Editor's note: This story is part of a series addressing the issue of food insecurity in Richland County. The series will continue throughout 2017 and feature interviews with those working to mitigate the problem and the obstacles they encounter.
MANSFIELD -- The building at 359 W. 4th St. that housed E&B Market is undergoing extensive renovation and will be home to a grocery store once again. Owner Karamjit Bhullar, of Ontario, said it will be a full-service supermarket that offers fresh produce, meat, deli, hot foods, and other products.
"I think we want to do it as an express supermarket, where people can have a convenient store kind of experience," he said.
The store will be known as K.V. Market, derived from his name (Karamjit) and his wife's name (Varinder).
The Bhullars bought the building in November 2016 and had to wait for the weather to break before the renovation process could begin. The 13,000-square-foot building is in need of a new roof and a new wall on the west side, he said. By the end of the project, only 10 percent of the building will be original.
"We need to do a lot of work," he said.
A dock will be added in the rear of the property where trucks can back in and unload products.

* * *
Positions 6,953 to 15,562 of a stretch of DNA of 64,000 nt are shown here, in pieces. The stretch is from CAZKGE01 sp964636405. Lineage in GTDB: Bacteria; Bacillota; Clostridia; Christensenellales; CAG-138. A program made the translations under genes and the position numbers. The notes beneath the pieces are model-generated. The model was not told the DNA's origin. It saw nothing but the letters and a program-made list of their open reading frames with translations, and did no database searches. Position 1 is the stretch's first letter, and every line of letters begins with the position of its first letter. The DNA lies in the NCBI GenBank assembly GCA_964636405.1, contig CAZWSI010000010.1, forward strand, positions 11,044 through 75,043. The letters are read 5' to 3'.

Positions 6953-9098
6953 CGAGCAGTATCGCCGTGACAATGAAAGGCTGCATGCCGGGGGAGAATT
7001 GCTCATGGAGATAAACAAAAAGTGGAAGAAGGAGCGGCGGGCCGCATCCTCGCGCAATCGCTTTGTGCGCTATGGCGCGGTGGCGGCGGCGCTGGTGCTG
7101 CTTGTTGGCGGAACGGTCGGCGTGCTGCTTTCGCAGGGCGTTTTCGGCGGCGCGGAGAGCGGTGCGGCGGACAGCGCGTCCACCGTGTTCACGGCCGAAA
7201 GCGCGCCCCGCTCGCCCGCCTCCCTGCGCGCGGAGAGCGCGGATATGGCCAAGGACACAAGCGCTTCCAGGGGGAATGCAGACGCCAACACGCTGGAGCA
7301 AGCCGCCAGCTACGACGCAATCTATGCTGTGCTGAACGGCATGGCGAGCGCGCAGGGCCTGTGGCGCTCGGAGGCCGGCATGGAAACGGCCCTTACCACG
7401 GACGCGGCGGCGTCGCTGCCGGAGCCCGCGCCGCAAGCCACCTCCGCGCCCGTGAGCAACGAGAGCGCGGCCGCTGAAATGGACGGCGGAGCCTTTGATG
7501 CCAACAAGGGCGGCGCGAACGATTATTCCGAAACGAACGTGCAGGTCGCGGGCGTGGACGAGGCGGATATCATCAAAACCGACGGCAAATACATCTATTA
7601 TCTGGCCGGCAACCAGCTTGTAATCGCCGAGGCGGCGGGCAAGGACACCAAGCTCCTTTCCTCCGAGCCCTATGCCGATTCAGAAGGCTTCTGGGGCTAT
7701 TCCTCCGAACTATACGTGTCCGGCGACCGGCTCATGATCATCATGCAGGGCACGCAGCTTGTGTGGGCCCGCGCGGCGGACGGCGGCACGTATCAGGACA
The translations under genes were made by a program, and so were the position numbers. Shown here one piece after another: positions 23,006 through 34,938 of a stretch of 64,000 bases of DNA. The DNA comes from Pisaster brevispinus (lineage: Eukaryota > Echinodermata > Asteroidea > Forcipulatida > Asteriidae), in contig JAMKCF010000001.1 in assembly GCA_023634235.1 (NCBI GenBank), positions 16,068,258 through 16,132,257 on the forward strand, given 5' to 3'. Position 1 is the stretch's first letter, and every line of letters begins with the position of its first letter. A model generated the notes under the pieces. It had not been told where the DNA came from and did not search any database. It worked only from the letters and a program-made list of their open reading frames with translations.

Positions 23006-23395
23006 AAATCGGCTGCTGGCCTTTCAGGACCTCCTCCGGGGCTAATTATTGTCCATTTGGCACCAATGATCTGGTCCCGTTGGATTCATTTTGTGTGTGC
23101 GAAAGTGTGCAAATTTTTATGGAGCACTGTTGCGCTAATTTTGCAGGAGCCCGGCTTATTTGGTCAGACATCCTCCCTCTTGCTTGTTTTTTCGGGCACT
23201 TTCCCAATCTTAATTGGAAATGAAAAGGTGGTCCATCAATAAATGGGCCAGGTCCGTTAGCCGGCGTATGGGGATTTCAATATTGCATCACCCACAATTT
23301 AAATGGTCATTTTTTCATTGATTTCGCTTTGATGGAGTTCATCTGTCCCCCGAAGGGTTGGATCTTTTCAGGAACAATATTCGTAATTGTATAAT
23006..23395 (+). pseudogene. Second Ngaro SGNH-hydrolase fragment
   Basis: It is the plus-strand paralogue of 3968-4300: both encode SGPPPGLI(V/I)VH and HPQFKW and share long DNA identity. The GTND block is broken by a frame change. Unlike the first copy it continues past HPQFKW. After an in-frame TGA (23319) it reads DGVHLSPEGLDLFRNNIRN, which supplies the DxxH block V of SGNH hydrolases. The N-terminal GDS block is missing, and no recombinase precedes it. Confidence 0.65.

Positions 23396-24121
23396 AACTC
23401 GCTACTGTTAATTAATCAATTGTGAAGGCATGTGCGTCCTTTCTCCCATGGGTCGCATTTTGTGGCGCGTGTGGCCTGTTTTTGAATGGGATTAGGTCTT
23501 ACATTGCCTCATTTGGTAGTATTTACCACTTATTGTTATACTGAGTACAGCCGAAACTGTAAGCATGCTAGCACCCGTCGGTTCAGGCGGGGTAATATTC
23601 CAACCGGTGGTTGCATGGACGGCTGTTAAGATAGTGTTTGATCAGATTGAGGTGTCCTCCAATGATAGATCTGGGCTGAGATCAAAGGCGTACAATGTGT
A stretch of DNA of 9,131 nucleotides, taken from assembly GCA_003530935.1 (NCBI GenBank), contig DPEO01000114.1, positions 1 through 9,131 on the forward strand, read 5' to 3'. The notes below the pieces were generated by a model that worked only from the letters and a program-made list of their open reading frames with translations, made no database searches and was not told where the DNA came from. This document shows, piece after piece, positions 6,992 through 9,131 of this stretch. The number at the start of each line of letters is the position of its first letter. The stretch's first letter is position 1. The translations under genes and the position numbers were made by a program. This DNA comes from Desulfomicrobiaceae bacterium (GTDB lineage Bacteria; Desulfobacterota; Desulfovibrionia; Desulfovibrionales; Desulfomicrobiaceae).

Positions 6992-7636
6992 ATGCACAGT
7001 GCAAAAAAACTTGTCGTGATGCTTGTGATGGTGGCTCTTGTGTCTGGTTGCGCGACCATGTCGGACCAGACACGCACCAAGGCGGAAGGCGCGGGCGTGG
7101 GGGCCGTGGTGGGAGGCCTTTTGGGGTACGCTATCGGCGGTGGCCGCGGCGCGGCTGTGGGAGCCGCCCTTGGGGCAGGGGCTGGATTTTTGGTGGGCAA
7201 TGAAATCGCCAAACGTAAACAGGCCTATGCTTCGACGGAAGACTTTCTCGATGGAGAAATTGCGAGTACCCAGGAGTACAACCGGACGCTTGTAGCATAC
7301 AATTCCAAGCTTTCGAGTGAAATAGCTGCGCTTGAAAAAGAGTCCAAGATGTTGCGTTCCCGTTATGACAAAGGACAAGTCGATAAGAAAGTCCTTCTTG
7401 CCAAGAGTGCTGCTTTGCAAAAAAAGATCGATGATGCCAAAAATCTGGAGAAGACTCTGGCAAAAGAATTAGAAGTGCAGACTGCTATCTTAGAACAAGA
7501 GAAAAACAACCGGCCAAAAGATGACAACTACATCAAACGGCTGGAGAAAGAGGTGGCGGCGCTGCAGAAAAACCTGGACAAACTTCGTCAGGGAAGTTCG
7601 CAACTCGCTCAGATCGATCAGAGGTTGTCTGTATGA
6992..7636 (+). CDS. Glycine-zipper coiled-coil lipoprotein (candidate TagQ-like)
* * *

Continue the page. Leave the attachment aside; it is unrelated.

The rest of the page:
The parking lot on the east side of the property will also be repaved. Bhullar said he intends to buy a vacant lot on the other side of an adjacent alley that connects Fourth Street and Dickson Avenue to make room for additional parking.
The Bhullars currently own the Sunoco gas station on Lexington Avenue.
"We made that into a (convenience store) and gas station in 2010," he said. "It used to be a garage."
The Bhullars moved to the area from Canada in 2010 -- long after E&B Market closed.
Bhullar wasn't very familiar with the market's history, though he did mention that he's seen "The Shawshank Redemption" many times. The market was portrayed as the Food-Way Grocery store in the classic film featuring Tim Robbins and Morgan Freeman. Both Freeman's character, Red, and another character, Brooks, bagged groceries in scenes at the facility.
Many local residents and community leaders have voiced their support of this project.
Tony Chinni, community development manager with North End Community Improvement Collaborative, is among those happy to see it come to fruition.
He said Bhullar approached NECIC after hearing about its North End Community Economic Development Plan, a resident-driven guide for all future redevelopment and planning on the north end.
Chinni noted what a benefit this market will be to the neighborhood, especially considering that census tract six -- where the market is located -- is considered a food desert by the United States Department of Agriculture's standards.
The USDA defines food deserts as "parts of the country vapid of fresh fruit, vegetables, and other healthful whole foods, usually found in impoverished areas. This is largely due to a lack of grocery stores, farmers’ markets, and healthy food providers."
The store is expected to be open by October.